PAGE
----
Saturday, 22 December 2012

TI Stellaris Launchpad

My Stellaris Launchpad finally arrived the other day. I ordered it back when they were under £4 each several months back. They're now about £10, which still isn't bad.

The example software bundle is over 340MB and requires signing up for an account, along with requesting 'permission' to see the code. The drivers seem to be BSD licensed, but the example programs cannot be redistributed. I also tried to get the popular 'Code Sourcery' GCC compiler they recommend but all I got was login screens and talk of professional versions.

Screw that.

On Github you will find my solution. You can use either the ARM Linux toolchain in the Ubuntu repostories (yes, even for bare-metal programming) or fetch the one built by ARM. No click throughs. No legalese. Just free software. The bits I wrote are even under the MIT license so you can crib away, guilt-free.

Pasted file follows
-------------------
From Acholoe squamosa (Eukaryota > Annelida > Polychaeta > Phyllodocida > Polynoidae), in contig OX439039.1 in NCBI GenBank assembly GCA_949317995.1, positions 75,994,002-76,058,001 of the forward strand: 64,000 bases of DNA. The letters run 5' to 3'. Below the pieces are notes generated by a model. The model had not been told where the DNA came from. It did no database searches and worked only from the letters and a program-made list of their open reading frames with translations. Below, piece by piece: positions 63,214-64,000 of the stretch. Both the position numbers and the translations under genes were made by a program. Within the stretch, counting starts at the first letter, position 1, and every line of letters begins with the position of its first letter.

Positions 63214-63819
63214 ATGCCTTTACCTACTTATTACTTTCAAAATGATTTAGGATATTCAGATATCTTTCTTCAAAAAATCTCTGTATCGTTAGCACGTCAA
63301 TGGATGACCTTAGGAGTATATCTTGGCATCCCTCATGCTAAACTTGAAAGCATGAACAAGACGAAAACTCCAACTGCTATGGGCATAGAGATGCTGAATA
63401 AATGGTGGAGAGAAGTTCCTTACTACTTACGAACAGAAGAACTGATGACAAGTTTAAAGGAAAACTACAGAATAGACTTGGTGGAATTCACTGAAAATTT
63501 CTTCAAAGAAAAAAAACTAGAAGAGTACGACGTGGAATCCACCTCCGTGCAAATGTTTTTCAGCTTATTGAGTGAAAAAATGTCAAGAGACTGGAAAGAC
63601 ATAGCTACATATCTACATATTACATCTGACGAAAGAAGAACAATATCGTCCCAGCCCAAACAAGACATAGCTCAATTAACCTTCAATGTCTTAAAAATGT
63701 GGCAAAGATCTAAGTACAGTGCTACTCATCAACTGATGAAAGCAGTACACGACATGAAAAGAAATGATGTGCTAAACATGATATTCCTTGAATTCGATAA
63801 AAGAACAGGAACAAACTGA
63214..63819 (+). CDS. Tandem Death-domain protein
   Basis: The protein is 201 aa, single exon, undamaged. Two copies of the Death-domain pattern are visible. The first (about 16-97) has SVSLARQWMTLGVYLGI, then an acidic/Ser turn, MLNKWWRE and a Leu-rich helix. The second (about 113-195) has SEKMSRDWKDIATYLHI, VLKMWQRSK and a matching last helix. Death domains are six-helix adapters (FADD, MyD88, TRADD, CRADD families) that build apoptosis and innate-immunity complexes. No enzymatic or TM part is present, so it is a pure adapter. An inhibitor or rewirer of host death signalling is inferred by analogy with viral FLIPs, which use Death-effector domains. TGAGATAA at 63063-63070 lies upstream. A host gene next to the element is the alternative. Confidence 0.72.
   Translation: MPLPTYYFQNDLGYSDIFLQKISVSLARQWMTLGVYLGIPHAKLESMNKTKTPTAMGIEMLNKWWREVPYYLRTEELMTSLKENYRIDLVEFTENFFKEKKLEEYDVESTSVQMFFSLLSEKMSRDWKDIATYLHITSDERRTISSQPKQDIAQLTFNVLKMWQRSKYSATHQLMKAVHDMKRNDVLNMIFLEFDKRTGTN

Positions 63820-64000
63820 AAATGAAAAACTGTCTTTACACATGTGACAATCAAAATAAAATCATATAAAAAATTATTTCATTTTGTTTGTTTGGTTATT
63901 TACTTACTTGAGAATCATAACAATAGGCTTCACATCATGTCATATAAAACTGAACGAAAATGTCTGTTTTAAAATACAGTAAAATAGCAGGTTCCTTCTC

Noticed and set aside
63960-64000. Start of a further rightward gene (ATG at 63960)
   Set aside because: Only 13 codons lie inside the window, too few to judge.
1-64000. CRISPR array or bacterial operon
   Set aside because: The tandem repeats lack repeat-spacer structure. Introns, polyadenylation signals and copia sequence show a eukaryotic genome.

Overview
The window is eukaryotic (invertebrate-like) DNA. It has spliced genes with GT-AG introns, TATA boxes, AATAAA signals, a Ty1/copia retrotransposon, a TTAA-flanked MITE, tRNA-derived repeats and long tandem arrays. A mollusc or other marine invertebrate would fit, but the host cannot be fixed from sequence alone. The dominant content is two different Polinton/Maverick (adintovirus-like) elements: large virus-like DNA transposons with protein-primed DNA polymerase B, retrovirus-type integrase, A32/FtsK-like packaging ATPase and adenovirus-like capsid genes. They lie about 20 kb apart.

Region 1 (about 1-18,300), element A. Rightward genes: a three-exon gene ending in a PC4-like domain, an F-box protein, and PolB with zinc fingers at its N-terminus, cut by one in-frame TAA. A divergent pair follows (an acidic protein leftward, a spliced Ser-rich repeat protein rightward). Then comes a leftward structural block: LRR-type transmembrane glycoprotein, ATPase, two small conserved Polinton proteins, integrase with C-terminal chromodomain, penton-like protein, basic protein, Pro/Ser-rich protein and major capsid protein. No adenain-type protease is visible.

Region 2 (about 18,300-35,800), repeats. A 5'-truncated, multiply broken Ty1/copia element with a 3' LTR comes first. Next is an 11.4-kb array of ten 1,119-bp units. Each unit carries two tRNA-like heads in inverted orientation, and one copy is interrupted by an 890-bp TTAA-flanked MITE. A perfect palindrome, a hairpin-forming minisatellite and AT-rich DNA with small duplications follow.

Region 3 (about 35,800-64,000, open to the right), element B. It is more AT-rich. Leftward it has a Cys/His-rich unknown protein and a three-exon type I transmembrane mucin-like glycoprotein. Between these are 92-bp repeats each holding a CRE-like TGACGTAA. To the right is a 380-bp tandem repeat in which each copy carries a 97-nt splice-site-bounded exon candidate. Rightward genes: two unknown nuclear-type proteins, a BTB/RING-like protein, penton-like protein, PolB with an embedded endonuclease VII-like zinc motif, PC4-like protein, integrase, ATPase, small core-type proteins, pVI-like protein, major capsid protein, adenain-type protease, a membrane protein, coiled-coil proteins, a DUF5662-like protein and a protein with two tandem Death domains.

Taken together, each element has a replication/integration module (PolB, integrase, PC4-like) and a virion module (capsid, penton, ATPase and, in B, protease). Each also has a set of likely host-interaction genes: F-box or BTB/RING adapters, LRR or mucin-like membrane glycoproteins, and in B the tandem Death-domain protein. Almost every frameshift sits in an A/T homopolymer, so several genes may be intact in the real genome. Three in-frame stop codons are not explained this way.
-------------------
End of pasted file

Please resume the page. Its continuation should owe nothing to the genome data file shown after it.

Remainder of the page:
So far, the example flashes an LED and changes the colour if you press either of the buttons. I think I'll build up a simple library for GPIO and UART because, you know, that stuff's fun.

Thanks to, and who gave me some great pointers (although I've used the mildly-insane SCons build system rather than the deeply-insane and incomprehensible Make).


  1. I'll definitely have to check scons out!
    Nice work man!

  2. I'd tried the summon build previously and it built but anything more complex than the blinky example didn't work. The pre-built ones for for not only blinky and the rgb example but also the freertos example. The pre-built compiler tools are from here( running on ubuntu 12.04 ):


  3. Yeah, I switched to that toolchain too (see Using Ubuntu ARM Linux one is a nice demonstration of using a desktop OS compiler for bare metal but you quickly get annoyed by not having a C library. I haven't tried the Summon ARM Toolchain because I'm not patient enough to wait for GCC to compile and I don't like clogging up my laptop with GCC build pre-requisites. From what you've said, I won't bother.